Sustainable or ‘impact’ investments aimed at environmental, social and governance (ESG) targets have never been more popular.
Data from the Global Sustainable Investment Alliance gathered in 2019 shows that the amounts invested in sustainable finance have more than doubled in past seven years, to over US$30tn (with the vast majority of investors coming from Europe and the US).
Popular wisdom holds that this trend is being driven by socially conscious millennials seeking more than just fiscal returns with their investments and pension pots.
And while that is undoubtedly true, there are several other factors which have arisen, since 2015 in particular, that have only added to the desire of investors to look, in detail, at what their investments are funding.
After all, 2015 was the year that the United Nations General Assembly set out its 17 Sustainable Development Goals (SDGs).
The SDGs have since been universally adopted as aspirational standards not only by governments (for which they were designed) but also by the impact investment community.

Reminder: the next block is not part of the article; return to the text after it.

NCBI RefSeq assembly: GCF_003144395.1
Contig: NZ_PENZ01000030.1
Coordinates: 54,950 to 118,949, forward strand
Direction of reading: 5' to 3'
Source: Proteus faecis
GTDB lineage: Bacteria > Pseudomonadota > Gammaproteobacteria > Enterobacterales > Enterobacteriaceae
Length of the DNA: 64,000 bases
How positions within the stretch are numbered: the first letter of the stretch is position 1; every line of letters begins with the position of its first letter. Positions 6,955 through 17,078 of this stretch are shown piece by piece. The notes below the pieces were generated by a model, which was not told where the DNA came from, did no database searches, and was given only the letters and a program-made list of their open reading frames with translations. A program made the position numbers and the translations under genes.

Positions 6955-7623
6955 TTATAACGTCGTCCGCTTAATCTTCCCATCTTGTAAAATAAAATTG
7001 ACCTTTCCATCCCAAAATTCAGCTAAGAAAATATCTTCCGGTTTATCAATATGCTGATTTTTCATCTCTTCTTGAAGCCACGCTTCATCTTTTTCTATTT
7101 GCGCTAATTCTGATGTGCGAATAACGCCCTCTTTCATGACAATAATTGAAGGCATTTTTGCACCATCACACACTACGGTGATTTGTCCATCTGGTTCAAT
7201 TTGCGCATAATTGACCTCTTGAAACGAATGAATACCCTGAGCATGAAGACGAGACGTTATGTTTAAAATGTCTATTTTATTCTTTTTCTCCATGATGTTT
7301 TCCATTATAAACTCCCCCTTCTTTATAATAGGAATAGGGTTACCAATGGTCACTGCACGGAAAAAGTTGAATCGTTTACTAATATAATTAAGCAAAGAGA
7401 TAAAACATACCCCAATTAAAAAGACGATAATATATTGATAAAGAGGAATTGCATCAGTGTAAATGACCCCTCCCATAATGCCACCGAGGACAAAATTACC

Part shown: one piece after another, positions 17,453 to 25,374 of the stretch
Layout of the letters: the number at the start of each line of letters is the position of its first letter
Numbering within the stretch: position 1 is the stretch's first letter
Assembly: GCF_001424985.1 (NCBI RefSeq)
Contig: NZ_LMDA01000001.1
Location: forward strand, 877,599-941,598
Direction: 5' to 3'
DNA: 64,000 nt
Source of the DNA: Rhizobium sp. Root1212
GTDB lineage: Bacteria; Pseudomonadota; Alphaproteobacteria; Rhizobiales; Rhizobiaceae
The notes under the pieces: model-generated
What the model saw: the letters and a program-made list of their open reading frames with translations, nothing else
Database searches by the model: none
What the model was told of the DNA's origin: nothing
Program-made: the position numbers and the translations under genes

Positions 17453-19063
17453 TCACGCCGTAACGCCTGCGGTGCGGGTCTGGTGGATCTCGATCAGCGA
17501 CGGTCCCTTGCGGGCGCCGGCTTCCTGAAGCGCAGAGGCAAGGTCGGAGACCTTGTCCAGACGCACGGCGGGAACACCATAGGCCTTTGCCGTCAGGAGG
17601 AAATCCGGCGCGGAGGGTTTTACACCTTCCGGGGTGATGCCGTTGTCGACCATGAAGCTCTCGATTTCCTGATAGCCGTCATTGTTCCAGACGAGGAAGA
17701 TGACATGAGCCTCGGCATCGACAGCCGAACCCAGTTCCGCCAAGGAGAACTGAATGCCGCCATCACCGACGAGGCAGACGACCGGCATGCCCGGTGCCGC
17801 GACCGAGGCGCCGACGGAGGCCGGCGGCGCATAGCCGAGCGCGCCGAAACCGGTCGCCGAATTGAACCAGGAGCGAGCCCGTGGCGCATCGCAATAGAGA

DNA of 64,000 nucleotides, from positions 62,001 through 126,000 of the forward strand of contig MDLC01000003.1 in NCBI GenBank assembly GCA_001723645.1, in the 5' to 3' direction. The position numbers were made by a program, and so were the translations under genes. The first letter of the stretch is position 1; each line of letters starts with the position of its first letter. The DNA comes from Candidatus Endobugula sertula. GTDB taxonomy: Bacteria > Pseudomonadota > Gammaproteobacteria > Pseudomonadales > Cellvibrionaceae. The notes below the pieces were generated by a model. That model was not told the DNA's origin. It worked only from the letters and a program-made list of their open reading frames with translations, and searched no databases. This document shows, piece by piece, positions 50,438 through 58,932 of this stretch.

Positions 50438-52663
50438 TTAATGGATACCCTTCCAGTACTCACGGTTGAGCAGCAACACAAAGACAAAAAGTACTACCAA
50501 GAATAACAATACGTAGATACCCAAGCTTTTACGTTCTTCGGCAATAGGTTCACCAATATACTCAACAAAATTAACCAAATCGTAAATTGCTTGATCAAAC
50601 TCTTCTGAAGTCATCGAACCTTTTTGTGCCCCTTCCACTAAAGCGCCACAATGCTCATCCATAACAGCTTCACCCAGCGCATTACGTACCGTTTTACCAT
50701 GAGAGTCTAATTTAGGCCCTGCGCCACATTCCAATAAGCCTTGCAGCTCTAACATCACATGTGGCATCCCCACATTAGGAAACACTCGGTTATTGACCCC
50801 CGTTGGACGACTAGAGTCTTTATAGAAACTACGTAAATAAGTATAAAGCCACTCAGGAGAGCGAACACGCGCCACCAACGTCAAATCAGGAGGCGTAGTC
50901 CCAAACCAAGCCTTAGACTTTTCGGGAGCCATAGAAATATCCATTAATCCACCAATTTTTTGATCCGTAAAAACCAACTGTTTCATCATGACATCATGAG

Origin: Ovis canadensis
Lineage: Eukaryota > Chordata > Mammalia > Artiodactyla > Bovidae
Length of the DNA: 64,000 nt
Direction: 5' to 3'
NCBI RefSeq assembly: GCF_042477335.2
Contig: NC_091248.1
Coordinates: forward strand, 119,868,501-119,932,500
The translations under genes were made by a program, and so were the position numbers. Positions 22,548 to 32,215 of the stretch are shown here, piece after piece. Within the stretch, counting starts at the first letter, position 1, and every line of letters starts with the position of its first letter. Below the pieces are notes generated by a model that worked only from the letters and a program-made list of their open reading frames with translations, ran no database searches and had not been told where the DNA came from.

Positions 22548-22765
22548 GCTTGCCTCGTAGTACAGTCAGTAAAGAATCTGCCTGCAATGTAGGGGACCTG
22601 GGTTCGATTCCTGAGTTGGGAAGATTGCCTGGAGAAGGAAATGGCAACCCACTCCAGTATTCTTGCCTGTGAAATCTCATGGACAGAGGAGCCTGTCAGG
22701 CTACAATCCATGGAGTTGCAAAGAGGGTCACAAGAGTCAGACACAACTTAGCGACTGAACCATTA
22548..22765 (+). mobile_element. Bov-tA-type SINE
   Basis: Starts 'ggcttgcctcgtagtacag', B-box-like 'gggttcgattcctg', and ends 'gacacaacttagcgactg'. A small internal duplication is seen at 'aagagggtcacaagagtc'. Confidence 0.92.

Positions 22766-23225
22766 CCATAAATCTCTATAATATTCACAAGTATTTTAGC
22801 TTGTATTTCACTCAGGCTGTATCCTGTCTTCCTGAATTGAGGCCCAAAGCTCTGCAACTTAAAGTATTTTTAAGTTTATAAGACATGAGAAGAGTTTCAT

That, combined with the ever worsening and visible effects of climate change, has further added to the desire for investments to have a positive ‘impact’ as well as a monetary return.
Impact investing is here to stay and the past perception that, in order to have a positive social or environmental outcome, an investor must sacrifice financial performance has also been challenged by the current pandemic.
Recent well-publicised reports, stated that many funds with an explicit ESG or sustainability focus have been able to produce better results than their sector average and benchmarks in both the UK All Companies and Global sector.
That produced great headlines but dig a little deeper and some have argued that this can be largely attributed to a single factor – an extremely low exposure to energy companies and a commodities sector that has suffered so much in the first half of 2020.
As with so many financial instruments, it is important to understand what is happening behind the headline or label.
Indeed, the fact that the sector has been expanding so rapidly has raised concerns from seasoned players that new entrants seeking to pile into the sector are engaging in “impact-washing”.
This derivative of the more established term “green-washing” describes the PR ‘spin’ which seeks to persuade a naive investor that a particular investment is in fact delivering some ‘good’ alongside its financial returns, when, upon closer inspection, that is not the case, at least in any meaningful sense.
This has become more of a danger as investments have moved away from the traditional world of private equity investing in developing countries and into mainstream financial markets.
Consider, for instance, the following pension funds labels and what is actually included among their top 10 holdings.